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Survey Exposes Communication Gap Between Providers/Patients Regarding HPV and Cervical Cancer

Executive Summary


A new survey from the Association of Reproductive Health Professionals (ARHP) evaluates patient and health care provider attitudes and perceptions of cervical cancer and its cause – the human papillomavirus (HPV). The findings show that women and their health care providers are not communicating about the relationship between cervical cancer, one of the only preventable cancers, and HPV. ARHP hopes these results will encourage women to empower themselves with information about cervical cancer to make educated health care decisions, express their concerns during doctor visits, and request regular screenings with the Pap test and, for women 30 and older, inquire about HPV testing.


A survey, fielded by Greenberg, Quinlan, Rosner Research Inc., was conducted among 1,000 women between the ages of 18 and 65 from February 11 – 16, 2005. A single-stage random-digit-dial sample representative of residential telephone numbers from all 50 states was used.

Women are conscientious about their gynecological/reproductive health.

  • Most women (77 percent) have seen a doctor, nurse or other provider within the past year, and almost all did so for a routine exam (80 percent).
  • Women are very comfortable talking to their provider about a range of issues – including HPV (67 percent) and cervical cancer (85 percent).
  • Seven out of 10 women are diligent about regular cervical cancer screening (99 percent with the Pap smear). Yet women have little sense of the preventative nature of cervical cancer, though its primary cause is known and advanced screening including HPV testing is available to identify its presence and enhance disease prevention.

Women trust their provider for medical education and feel comfortable talking to them about important health issues. However, they are not communicating about cervical cancer/HPV.

  • Most women (88 percent) rely on their provider for important information about reproductive/gynecological issues.
  • Conversations between health care providers and their patients are fairly non-specific, with 25 percent saying they talked about regular check-ups during their last visit, 14 percent discussed Pap tests and 10 percent didn’t talk about anything specific at all.
  • This broad exchange is not driven by discomfort or lack of confidence in their health care providers, as 84 percent of women believe their health care provider is very knowledgeable about cervical cancer; 66 percent say their provider is very knowledgeable about HPV.
  • However, 47 percent say they do not talk to their provider about HPV, and 81 percent say that their health care provider has never talked to them about the connection between HPV and cervical cancer.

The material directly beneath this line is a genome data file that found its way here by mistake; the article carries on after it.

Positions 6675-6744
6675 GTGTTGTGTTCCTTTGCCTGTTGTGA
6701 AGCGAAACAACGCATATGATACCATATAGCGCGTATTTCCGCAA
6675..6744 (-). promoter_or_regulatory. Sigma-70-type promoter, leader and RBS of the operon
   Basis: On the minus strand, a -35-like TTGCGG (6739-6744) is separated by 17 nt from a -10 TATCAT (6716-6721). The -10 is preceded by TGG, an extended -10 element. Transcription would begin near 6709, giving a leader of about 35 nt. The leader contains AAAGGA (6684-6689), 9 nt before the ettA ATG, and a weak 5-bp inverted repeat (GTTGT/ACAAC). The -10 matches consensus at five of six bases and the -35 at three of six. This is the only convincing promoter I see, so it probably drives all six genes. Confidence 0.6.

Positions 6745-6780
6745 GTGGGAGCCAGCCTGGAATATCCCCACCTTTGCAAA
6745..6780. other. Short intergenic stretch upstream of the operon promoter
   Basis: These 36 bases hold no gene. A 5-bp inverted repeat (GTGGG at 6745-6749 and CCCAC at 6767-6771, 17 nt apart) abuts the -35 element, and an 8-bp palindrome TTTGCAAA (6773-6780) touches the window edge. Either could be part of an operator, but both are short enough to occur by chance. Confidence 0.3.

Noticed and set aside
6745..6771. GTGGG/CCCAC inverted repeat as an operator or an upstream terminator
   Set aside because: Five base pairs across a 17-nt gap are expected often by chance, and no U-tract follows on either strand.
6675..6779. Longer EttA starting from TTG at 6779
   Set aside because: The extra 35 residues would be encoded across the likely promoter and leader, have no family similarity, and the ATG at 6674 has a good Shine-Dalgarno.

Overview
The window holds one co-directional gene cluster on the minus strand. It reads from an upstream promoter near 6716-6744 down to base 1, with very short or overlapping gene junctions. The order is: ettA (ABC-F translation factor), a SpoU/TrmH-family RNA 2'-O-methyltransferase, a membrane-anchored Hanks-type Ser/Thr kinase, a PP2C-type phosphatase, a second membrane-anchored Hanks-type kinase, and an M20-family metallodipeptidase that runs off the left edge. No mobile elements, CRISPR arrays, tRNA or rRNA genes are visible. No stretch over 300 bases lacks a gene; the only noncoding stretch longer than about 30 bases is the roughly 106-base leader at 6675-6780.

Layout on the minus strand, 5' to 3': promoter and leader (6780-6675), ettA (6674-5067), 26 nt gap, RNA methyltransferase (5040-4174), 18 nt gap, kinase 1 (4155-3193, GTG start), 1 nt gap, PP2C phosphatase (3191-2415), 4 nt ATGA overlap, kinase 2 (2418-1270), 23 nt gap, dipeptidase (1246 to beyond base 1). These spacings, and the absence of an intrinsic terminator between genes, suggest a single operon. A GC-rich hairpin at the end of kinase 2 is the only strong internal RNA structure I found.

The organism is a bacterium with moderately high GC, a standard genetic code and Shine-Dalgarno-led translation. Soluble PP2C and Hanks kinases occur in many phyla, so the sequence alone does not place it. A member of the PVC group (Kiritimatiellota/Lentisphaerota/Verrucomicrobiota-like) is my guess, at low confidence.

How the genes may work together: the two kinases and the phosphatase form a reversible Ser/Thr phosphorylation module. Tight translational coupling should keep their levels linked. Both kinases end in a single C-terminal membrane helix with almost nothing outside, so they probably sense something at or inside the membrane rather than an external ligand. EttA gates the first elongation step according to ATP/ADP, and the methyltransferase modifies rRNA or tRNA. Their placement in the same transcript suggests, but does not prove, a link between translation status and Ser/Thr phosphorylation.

There is a direct relationship between time spent with their health care provider and patient knowledge about cervical cancer/HPV.

  • More than half of women (55 percent) spend 15 minutes or less talking to their provider on an average visit.
  • Nearly half (45 percent) say they don’t spend enough time or spend no time talking to their health care provider about cervical cancer; 63 percent say the same about HPV.
  • Women who spend more than a half hour (30 percent) talking to their health care provider during a regular visit are more likely to have talked to their doctor about the connection between HPV and cervical cancer than those (eight percent) that spent 10 minutes or less.

Women do not understand the link between cervical cancer and HPV.

  • Just 49 percent of women say they have heard of HPV, despite the fact that 80 percent of sexually active adults are exposed to the virus at some point in their lives.
  • Only 23 percent of women correctly identified HPV as the primary cause of cervical cancer. Most incorrectly attribute it to genetics (34 percent) or long-term use of hormones (13 percent).
  • Only 17 percent of women believe cervical cancer is the most preventable cancer, compared to 59 percent who think that either breast cancer (30 percent) or lung cancer (29 percent) is most preventable.

Dangerous knowledge gaps exist for women most at risk for cervical cancer: High risk does not correlate with understanding.

  • Sixty percent of women under 30 (those least at risk for cervical cancer), have heard of HPV compared to 48 percent of women 30 and older (those most at risk).
  • More women under 30 (32 percent) can correctly attribute cervical cancer to HPV compared to women over 30 (22 percent).
  • Nearly one third of women under 30 say they have talked to their health care provider about the link between HPV and cervical cancer, compared to just 18 percent of women 30 and older.

There is a disparity in patterns of knowledge about HPV among different demographics.

  • College educated women (67 percent) are nearly twice as likely to have heard of HPV as women with a high school education (36 percent).
  • Just 15 percent of women with a high school education or less know that HPV is the cause of cervical cancer as opposed to 35 percent of college educated women.
  • One-quarter of college educated women report that their health care providers have talked to them about the connection between HPV and cervical cancer, compared to 17 percent of women with a high school education or less.

The survey was supported by an unrestricted educational grant from Digene Corporation.